Showing posts with label Portugal. Show all posts
Showing posts with label Portugal. Show all posts

Wednesday, March 26, 2014

Architecture Wednesday: Three Cusps Chalet

The second half of the 19th century saw the return of large numbers of emigrants from Brazil to their native Portugal. While returning to their northern roots, especially in the Douro and Minho regions, they brought with them sizable fortunes — made in the economic trade and industry boom of the 19th century Brazil — and a new culture and cosmopolitanism unheard of in Portugal at that time.

That combination of capital and taste sprinkled the cities of northern Portugal with examples of rich, quality architecture, of which the Three Cusps Chalet is a clear example.

Thanks to large amounts of Brazilian money, as the Dom Frei Caetano Brandão Street was opened, a small palace was built in the corner of Cathedral’s square, boasting high-ceilings, rich frescos, complex stonework, stucco reliefs and exotic timber carpentry.

In deference to such noble spaces, the kitchen, laundry, larders and personnel quarters — usually hidden away in basements and attics — were now placed in one contiguous building. The Three Cusps Chalet, built according to the devised model of an alpine chalet — with narrow proportions, tall windows, pitched roofs and decorated eaves — was that one building.

As years passed, the building fell into disrepair, until a design team took it as their mission to recover the building’s identity. The intention was to clarify the building’s spaces and functions while simultaneously making it fit for today’s way of living.

The result is a cohabitation of work studio and private home. The design team took advantage of a 5 foot height difference between the street and the interior plaza to place the working area on the ground level, turning it westward and relating it to the street. Meanwhile, the private areas of the structure relate to the interior plaza and the morning light.

The staircase, previously closed in on three of its sides, is now surrounded by glass to filter views from both the work space and the home, while allowing natural light to seep down from the upper levels.

The second floor was kept for the private areas of the house, though the designers refused the natural tendency to compartmentalize the spaces; the staircase was allowed to define the perimeters of the kitchen and living room, creating an open floor with natural light all day long. Light enters from the kitchen in the morning, from the staircase’s skylight and from the living room in the afternoon.

Climbing the last and narrow flights of stairs are the sleeping quarters where the roof structure was kept apparent, though painted white. On the other side of the staircase is a closet and bathroom.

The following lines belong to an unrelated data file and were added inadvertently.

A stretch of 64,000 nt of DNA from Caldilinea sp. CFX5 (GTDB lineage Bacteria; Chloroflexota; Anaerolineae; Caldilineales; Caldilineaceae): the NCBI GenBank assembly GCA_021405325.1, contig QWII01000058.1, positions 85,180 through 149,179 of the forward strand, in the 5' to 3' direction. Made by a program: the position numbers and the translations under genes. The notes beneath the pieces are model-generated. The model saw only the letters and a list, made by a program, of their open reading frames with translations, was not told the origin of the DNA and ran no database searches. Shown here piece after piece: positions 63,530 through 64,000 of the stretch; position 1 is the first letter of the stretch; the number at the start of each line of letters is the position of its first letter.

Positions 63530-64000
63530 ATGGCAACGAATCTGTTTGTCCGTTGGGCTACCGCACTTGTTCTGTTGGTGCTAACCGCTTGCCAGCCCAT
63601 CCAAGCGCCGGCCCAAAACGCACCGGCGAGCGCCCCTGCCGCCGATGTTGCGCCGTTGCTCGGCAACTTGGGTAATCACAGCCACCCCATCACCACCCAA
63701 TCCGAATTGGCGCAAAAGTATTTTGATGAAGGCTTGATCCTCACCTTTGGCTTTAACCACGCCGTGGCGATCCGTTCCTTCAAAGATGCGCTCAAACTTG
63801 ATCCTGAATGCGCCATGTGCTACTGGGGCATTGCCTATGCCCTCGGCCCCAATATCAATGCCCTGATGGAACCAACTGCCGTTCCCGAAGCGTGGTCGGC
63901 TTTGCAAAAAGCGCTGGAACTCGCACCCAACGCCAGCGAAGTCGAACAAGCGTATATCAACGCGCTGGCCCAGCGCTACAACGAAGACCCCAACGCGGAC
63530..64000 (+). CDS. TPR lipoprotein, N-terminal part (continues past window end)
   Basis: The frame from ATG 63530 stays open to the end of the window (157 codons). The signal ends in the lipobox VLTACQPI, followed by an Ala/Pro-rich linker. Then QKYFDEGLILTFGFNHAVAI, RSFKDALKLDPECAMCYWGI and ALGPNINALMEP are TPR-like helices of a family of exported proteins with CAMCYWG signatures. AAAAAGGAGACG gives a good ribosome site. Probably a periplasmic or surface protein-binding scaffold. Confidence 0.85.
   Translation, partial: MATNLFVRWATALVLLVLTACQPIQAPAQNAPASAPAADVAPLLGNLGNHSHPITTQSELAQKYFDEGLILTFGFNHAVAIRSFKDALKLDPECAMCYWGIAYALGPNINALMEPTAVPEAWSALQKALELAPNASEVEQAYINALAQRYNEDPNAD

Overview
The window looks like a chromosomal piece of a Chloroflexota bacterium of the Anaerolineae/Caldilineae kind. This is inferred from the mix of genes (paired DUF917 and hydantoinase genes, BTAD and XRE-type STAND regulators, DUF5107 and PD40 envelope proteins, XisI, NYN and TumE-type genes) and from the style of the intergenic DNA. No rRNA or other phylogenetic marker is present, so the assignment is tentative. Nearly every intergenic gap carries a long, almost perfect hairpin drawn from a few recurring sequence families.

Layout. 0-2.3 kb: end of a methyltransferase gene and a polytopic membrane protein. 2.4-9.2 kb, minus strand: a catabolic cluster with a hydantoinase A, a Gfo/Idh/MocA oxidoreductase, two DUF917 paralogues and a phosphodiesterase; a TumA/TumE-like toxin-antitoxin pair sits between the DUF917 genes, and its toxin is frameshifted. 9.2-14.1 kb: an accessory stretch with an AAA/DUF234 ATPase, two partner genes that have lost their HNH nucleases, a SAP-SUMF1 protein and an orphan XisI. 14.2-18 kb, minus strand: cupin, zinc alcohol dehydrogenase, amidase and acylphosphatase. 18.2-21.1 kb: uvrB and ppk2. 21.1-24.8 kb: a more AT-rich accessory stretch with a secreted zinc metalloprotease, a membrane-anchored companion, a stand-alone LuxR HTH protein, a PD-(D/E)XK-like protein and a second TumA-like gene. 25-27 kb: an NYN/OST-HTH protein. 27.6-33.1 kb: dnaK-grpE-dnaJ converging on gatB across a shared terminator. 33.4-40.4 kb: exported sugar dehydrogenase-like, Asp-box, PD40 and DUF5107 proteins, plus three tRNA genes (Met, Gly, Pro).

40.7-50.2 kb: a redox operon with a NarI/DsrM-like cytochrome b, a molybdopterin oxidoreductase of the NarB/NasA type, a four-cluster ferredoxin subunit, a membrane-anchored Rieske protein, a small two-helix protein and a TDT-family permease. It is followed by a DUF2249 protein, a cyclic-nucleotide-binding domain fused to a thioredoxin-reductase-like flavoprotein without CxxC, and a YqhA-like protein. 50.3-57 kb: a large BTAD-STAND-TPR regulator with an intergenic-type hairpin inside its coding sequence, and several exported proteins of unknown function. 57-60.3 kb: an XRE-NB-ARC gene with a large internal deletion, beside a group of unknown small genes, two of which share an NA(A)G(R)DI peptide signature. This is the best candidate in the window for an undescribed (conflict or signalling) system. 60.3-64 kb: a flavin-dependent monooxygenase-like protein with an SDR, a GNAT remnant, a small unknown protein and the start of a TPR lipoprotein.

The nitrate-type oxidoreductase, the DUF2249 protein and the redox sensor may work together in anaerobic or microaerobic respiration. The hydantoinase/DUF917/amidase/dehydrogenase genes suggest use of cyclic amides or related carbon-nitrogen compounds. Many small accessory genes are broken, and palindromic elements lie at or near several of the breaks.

If the visual theme of the house is the white color, methodically repeated on walls, ceilings, carpentry and marble, the clothing room is the surprise at the top of the stairs. Both the floor and roof structure appear in their natural colors surrounded by closet doors constructed in the same material. It reads as a small wooden box, a counterpoint to both the home’s white box and the marble box of the bathroom.

White was used for the walls, ceilings and carpentry due to its spatial qualities and lightness, while wood in its natural color is used for the hardwood floors and clothing room for its warmth and comfort. Portuguese white Estremoz marble, which covers the ground floor, countertops and on the bathrooms and laundry walls and floors, was chosen for its texture, reflectivity and color.

All of the original wood window frames of the main façade were recovered, the roof was remade with the original Marseille tiles and the decorated eave restored to its original glory. Ground floor window frames were remade in iron, as per the original, but redesigned in order to maximize natural illumination.

It’s the kind of renovation that celebrates the past while looking forward.


Wednesday, April 17, 2013

Architecture Wednesday: Casa Fazenda

We've been spending some time in Spain these last couple of weeks--architecturally speaking, that is--and so now we're traveling east, to Portugal, and the Casa Fazenda, which is loosely translated as 'farm house.'.
This home, located in Amarantina, doesn't look like a lot from the front, but once you get inside, and then walk out to the pool, you'll see why it rates a place in Architecture Wednesday.
I love all the different colors and textures, the stone and the wood, and the glass and the view. This looks like a home built for a party and created for a siesta at the same time.

Wednesday, May 19, 2010

A Tale Of Two Politicians

Hawaii Governor Linda Lingle hasn't made up her mind on civil unions but described the bill passed by the state Legislature as the equivalent of same-sex marriage. Which, oddly enough, is the exact same language used by religious wingnuts, er, conservatives who oppose civil unions, and identical in tone to a resolution approved by state Republicans who want her to veto the bill.
"It does appear to me on reading it, that it really is same-sex marriage, but by a different name," Lingle told reporters during a break at the state GOP convention. "But I want to wait and hear people out."